Skip to main content

Course's `low profile' concerns students

Teenagers Gillian Smith and Mark McCaughey elected to enrol on the advanced GNVQ course in health and social care at Gateshead college because they believed it would help them into higher education and the world of work.

With 20 GCSEs between them, they could have followed the traditional academic route. Instead their two-year vocational course has eight compulsory and four optional units including interpersonal interaction; structure and practices in health and social care; access; equal opportunities and client rights.

"I didn't expect there would be so much work involved," says Mark. "I chose to go on the course because there were no exams which I find quite stressful, but it is still a lot of work."

Eighteen-year-old Mark opted for the vocational pathway hoping it would help him get into the police or the probation service, while Gillian, 17, wanted to go into social work.

Though both aimed to go into higher education, they were concerned at the GNVQ's current low profile among local employers and in the education marketplace, and hoped that awareness of their qualification would be widespread by the time they graduated.

But as Chris Moore, operations manager for full-time programmes at the college - where about 600 out of 3,000 full-time equivalent students follow GNVQs - acknowledges, the battle to have vocational courses recognised as viable alternatives to traditional study has been a lengthy one.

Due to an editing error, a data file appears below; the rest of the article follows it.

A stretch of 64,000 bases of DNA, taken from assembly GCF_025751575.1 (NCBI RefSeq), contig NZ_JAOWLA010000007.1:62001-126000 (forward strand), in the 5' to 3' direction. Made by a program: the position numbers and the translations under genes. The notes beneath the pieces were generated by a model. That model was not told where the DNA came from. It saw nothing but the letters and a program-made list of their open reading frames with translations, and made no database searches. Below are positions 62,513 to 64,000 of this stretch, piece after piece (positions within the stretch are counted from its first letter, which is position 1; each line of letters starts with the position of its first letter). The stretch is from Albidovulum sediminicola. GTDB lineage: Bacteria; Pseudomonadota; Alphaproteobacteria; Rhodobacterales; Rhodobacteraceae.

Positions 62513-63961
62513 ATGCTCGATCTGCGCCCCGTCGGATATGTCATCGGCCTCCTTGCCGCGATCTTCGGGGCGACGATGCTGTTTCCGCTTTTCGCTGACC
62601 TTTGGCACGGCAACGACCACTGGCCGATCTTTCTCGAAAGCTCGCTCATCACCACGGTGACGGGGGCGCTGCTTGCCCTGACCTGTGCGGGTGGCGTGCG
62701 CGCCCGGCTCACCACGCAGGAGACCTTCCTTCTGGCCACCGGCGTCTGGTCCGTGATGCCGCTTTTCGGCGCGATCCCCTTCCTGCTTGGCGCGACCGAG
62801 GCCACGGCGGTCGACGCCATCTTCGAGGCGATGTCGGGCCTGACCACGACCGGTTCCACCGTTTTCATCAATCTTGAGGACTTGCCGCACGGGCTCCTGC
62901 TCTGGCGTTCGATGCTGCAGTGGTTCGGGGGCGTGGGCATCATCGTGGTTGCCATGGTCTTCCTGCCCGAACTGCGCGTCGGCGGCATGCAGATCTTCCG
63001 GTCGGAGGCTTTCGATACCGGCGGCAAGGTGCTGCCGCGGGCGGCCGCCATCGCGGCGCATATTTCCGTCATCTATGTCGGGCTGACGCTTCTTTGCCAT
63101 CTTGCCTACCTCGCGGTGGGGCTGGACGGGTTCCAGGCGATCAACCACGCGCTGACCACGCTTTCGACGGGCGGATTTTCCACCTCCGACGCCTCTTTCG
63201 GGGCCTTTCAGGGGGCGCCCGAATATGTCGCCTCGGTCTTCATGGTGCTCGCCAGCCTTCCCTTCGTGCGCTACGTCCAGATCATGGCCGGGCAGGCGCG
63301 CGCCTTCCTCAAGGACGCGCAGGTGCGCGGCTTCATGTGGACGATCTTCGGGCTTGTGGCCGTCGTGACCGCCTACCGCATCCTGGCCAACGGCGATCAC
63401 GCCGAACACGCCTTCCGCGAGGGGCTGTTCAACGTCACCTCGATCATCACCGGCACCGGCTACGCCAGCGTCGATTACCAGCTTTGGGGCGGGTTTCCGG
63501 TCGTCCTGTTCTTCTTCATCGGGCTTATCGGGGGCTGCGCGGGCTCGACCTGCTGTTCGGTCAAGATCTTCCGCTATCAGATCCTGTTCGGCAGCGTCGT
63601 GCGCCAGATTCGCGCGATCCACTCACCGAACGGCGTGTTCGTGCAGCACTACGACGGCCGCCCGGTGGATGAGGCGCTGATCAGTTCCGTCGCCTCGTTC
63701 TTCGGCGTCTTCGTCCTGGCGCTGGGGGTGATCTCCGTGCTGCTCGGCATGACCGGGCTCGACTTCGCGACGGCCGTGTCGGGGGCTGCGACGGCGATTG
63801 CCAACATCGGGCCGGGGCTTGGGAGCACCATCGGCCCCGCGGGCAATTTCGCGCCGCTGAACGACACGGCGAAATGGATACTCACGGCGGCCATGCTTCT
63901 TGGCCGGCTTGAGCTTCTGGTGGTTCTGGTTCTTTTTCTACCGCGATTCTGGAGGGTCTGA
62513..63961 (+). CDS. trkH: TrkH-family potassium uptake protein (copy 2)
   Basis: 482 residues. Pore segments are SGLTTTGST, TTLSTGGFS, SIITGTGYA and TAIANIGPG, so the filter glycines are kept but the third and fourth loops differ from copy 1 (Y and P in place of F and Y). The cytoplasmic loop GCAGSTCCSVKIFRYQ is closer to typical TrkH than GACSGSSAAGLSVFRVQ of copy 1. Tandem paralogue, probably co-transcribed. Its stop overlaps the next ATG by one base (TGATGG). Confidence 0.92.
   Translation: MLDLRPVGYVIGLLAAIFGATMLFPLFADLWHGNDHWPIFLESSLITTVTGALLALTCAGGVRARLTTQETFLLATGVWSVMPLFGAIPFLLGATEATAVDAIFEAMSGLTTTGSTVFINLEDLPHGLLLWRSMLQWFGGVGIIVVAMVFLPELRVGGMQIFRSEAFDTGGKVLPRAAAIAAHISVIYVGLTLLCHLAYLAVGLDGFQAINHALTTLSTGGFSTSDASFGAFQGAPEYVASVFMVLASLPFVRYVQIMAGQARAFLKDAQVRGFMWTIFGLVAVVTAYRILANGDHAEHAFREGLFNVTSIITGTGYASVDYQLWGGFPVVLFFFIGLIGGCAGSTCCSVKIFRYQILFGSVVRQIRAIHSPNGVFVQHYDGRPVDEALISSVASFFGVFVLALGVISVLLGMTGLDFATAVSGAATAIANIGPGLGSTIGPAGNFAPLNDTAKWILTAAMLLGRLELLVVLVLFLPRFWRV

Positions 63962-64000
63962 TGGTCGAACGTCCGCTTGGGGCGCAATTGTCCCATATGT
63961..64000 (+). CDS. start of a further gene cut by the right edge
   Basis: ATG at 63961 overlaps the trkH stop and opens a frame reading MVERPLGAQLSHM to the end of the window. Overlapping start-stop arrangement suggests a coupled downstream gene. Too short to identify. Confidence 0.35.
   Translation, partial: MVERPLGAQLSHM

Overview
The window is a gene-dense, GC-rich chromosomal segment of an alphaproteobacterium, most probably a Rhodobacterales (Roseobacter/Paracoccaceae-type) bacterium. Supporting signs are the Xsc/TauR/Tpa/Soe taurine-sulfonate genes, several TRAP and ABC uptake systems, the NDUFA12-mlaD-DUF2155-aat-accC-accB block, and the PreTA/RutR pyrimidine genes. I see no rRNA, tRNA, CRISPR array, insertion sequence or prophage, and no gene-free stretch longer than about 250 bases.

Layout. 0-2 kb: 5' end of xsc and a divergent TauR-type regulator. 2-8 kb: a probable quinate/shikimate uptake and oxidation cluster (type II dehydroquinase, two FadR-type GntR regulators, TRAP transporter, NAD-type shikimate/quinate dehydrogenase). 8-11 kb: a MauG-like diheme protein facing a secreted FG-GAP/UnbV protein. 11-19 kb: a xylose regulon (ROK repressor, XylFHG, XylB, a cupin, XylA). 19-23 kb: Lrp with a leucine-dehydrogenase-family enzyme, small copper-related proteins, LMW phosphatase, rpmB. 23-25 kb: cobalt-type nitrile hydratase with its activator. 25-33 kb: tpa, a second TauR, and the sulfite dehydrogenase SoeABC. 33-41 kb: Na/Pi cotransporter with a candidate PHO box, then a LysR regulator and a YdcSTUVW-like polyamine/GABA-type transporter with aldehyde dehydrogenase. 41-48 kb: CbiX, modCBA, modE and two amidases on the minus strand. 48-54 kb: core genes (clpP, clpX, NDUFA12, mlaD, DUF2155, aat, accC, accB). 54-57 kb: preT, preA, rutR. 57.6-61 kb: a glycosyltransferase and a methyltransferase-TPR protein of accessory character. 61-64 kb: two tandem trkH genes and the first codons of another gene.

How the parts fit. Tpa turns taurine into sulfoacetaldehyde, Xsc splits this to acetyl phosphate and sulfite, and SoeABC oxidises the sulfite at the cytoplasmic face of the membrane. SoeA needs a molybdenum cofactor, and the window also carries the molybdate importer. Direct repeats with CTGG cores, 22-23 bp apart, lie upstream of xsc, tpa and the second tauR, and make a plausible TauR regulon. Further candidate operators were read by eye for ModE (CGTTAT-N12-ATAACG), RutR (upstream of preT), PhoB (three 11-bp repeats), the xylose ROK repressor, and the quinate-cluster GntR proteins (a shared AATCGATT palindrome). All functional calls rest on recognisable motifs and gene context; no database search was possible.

Unlike many teachers who have found GNVQ courses difficult to define, staff at the college were experienced in BTEC - the GNVQ predecessor.

One of their main difficulties was the management of change, she says. A significant challenge was to design a course with standards which straddled the academic and vocational divide when the nearest benchmark available was the BTEC national diplomas - particularly since they wanted to avoid duplication.

She acknowledges there is room for criticism about the external testing of the qualification.

"Obviously there were precedents. But even after the pilots we were not able to get hold of any examples. We were told things were changing so radically it was not worth getting hold of the old ones."

Marilyn Williams, health and social care course co-ordinator, says the college has had no problems attracting students on to GNVQ courses.

"But there may be for the next year in the wake of the recent publicity. I have a sense of anxiety about what may happen from next September.

"I think the new grading criteria should help to allay any fears the students may have when they show the higher education institutions their portfolio with the content of their course and the way they have been assessed."

Log in or register for FREE to continue reading.

It only takes a moment and you'll get access to more news, plus courses, jobs and teaching resources tailored to you